Bradford McElderry Jacobs, retired Evening Sun editorial page editor whose front-page endorsement helped catapult Harry R. Hughes from obscurity to the governorship in 1978, died Saturday afternoon of complications from lung surgery at Johns Hopkins Hospital.
The Stevenson resident was 76.
In his distinguished 44-year career as a journalist, editor and author, there was perhaps no more thrilling moment or greater achievement than securing for Mr. Hughes the Democratic nomination for governor.
"It's amazing how much of a difference we did make. It's history, and Brad was very definitely the moving spirit in that," said Dudley P. Digges, who in 1981 succeeded Mr. Jacobs as Evening Sun editorial page editor.
In the 1978 primary, Mr. Hughes, a former state senator, was facing Blair Lee III, acting governor after Marvin Mandel was indicted on corruption charges; Baltimore County Executive Theodore G. Venetoulis; and Walter S. Orlinsky, president of the Baltimore City Council.
One political observer described Mr. Hughes as "a lost ball in high grass."
Mr. Hughes was last in The Sun's election polls when Mr. Jacobs convinced Joseph R. L. Sterne, editor of The Sun's editorial page, that Mr. Hughes was the best candidate. They agreed to jointly endorse him.
"Both Brad and Joe drove down to see me at my home in Annapolis. The thing really caught me by surprise," Donald H. Patterson, former publisher of the newspapers, said yesterday.
"Their argument was logical and sensible, and endorsing Harry Hughes was the proper thing to do," he said.
Mr. Hughes said the newspapers' endorsement aided his election "because it gave me credibility."
"There were two things," Mr. Hughes said yesterday. "One was the Aug. 1, 1978, television debates because I didn't have any money. That was the first turning point. And the second was the Sun endorsement. I always understood that he was instrumental in that. I knew that he was supportive."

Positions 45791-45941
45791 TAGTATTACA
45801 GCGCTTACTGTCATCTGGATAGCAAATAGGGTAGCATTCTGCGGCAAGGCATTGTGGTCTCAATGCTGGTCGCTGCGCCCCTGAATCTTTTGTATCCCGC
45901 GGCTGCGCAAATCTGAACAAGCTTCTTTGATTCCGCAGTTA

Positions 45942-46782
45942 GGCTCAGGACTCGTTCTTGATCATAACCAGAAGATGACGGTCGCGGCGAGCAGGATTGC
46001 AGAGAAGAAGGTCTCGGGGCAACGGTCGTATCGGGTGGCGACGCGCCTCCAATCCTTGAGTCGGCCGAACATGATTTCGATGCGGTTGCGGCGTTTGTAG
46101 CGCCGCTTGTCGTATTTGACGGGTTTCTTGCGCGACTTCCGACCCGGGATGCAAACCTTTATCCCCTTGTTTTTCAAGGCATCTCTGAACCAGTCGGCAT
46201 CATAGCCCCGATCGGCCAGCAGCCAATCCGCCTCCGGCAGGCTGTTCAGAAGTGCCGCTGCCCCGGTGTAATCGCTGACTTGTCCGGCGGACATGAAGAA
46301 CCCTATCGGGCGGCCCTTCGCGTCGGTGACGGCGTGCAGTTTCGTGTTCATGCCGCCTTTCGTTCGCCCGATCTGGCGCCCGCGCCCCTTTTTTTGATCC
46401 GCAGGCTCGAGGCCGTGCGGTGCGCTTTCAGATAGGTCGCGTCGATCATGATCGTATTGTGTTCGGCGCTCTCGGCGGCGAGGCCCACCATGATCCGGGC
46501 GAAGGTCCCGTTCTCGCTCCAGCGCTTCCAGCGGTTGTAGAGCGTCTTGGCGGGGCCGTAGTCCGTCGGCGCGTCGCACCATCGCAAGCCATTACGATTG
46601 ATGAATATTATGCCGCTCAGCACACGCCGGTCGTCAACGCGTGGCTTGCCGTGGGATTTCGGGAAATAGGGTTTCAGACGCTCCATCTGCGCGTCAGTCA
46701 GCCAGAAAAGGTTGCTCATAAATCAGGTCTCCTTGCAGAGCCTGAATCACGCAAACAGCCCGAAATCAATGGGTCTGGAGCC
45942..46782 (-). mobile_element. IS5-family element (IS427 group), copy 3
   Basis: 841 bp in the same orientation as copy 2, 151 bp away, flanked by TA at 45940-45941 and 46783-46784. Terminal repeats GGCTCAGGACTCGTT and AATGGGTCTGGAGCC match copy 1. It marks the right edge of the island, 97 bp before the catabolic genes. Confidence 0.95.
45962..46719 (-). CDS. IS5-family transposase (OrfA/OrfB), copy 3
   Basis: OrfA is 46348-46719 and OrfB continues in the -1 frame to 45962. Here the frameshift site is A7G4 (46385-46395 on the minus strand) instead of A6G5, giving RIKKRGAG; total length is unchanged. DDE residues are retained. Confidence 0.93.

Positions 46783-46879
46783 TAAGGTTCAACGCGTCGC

After the endorsement, Mr. Hughes' standing in the polls rose, and he handily won the primary and general election.
"The editorial's second, perhaps more durable impact was not so instantly apparent," Mr. Jacobs wrote in The Evening Sun's last edition, in September 1995. "Only later it emerged that the Hughes election had smashed, apparently forever, the antique Democratic machine -- buyer of votes and coddler of bosses, briber of the frail and patron of the strong -- which had run all-weather in Maryland since the end of the Civil War."
Mr. Jacobs was born and raised in Ruxton. His maternal great-grandfather was Augustus W. Bradford, pro-Union governor of Maryland from 1862 to 1865, whose North Charles Street residence, now part of the Elkridge Club, was burned by marauding Confederate troops in 1864.
His paternal great-grandfather was Joseph M. Streett, a noted late-19th-century Harford County lawyer and publisher of the Harford Democrat.
Mr. Jacobs' interest in writing began when he was a youngster at Gilman School, where he wrote poetry.
He graduated from Gilman in 1938 and earned a bachelor's degree in English in 1942 from Princeton University.
After four years as an Army intelligence officer in Europe during World War II, he joined The Evening Sun in 1946.
He sat in the paper's city room for several days, ignored by editors who gave him no assignments. Then Mr. Jacobs wrote several letters to the editor that were published.
"Ed Young, the city editor, reading the paper, said, 'Who is this guy Brad Jacobs?' " recalled James H. Bready, retired Evening Sun editorial writer and Sun book columnist. " 'He's that guy sitting over there,' came the reply."
Thus began, Mr. Bready said, Mr. Jacobs' "rapid rise" in the newspaper business. He went from police reporter in 1946 to part of The Sun's 1948 team, including H. L. Mencken, that covered the Democratic, Republican and Progressive conventions in Philadelphia.
Mr. Jacobs covered 15 presidential conventions. He was chief of The Sun's London bureau from 1954 to 1956, then was assigned to the Washington bureau. In 1957, he joined The Evening Sun's editorial staff as a political columnist, and in 1968 he succeeded A. D. Emmart as editorial page editor.
"I think he was perhaps the youngest political correspondent the paper ever had, at least in modern times," said Harold A. Williams, retired Sunday Sun editor and author of "The Baltimore Sun, 1837-1987."
Said Mr. Sterne: "He was a newspaperman who had an encyclopedic knowledge of Maryland politics, and a very lively and sparkling writing style that made politics come alive."
Mr. Jacobs "set standards in the profession," Mr. Sterne said. "He was tough-minded, as his book on Gov. Marvin Mandel showed, and as editor of The Evening Sun reinvigorated the voice of that newspaper."
He routinely arrived at the office before dawn. After a 7 a.m. meeting with his staff, assignments were given out. Writers had little more than 30 minutes to produce editorials for an 8 a.m. deadline.